Reward increased to $100000 for arrest in Austin package explosions


Staff said they will let the community know updates on their website homepage, text, or email.

Austin resident Eliza May lives 200 feet from where the explosion occurred and told The New York Times she thought a transformer blew up in her backyard.

Three package bombs have exploded outside homes in Austin, Texas, over the past two weeks, CNN reports. Mason was a talented musician.

Interim Austin police Chief Brian Manley said the victims in the first two explosions were black and the third explosion's victim was Hispanic.

This last confirmed explosion follows three others in the month of March - two of which were deadly.

Austin Police Chief Brian Manley, flanked by partners from the ATF and the Federal Bureau of Investigation, announces a reward for a tip that leads to an arrest in a string of package bombings has been increased to $115,000 on Sunday, March 18, 2018.

More news: Patrick's Day celebration in NYC

As reported by The Washington Post, the series of explosions in Austin has so far claimed the lives of two people, namely a 17-year-old boy and a 39-year-old man. Later that day across town, a 75-year-old woman was injured when she also found a odd package on her porch. We can not ignore that.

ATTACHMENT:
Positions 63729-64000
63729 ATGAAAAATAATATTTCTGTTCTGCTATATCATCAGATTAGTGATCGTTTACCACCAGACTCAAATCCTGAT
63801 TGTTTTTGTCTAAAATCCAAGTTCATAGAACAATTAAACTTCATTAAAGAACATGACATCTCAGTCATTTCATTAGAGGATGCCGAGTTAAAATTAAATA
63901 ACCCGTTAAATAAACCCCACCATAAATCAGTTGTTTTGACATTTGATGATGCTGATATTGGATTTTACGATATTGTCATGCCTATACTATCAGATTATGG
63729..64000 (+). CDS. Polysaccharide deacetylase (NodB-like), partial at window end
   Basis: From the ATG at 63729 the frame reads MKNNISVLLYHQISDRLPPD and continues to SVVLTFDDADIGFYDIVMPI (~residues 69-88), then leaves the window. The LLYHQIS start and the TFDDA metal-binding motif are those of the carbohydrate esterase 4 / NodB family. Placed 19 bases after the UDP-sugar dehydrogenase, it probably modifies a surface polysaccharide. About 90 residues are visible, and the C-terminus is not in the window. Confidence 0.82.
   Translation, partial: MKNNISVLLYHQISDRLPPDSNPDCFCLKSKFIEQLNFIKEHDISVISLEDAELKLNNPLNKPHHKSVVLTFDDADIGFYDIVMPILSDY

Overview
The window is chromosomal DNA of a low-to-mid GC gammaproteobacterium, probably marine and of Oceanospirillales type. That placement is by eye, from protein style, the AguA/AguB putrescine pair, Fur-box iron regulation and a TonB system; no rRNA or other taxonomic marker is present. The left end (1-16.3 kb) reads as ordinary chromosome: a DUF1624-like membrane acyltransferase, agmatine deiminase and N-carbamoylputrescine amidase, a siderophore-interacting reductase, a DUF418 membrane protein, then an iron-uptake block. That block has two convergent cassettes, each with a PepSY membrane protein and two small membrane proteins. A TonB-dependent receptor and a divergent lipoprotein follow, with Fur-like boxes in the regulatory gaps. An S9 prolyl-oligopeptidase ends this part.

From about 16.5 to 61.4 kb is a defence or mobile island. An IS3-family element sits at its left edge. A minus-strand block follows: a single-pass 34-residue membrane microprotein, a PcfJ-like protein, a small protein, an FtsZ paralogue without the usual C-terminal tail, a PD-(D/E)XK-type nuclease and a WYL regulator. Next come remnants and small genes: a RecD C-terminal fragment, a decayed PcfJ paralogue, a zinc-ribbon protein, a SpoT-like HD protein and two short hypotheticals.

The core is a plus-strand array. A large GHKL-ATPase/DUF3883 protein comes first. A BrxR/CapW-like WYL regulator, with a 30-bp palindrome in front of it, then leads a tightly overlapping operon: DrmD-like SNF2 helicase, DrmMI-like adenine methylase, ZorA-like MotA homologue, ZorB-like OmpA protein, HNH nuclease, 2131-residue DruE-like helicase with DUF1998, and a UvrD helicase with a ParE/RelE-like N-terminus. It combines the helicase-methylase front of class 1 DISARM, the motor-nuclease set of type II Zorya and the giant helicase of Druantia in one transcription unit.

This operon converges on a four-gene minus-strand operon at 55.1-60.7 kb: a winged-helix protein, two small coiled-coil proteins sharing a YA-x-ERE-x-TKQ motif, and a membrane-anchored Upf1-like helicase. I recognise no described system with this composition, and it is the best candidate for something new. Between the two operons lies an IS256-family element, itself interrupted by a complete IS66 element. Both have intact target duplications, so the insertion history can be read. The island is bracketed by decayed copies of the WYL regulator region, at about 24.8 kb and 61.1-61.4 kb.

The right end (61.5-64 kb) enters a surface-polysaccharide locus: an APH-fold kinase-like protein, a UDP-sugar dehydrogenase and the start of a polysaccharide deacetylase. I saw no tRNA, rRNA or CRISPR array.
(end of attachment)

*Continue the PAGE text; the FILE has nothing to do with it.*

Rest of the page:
"There's a certain level of skill and sophistication that whoever is doing this has, and. we are hoping to use the evidence we have to track them down based on what we are seeing on all three scenes that seem to be consistent", Manley to KXAN news on Tuesday. "They brought that package inside the residence, and as they opened that package, both victims were in the kitchen, and the package exploded, causing the injuries that resulted in the young man's death and the injuries to the adult female". "That does not indicate it's a hate crime, but we are not going to rule that out".

Investigators have not identified a motive or possible ideology behind the bombings and said they will likely not understand what the bomber's intention was until they come forward.

Hundreds of people have called the Austin Police Department to report suspicious packages after two violent explosions Monday, March 12.

Police have received more than 735 calls about suspicious packages since the three parcel bomb attacks, but authorities had not found any that posed a security risk, Manley said.

Investigators say the devices were being left on doorsteps overnight, not being delivered by official methods. He wouldn't go into detail as to the writing on the boxes.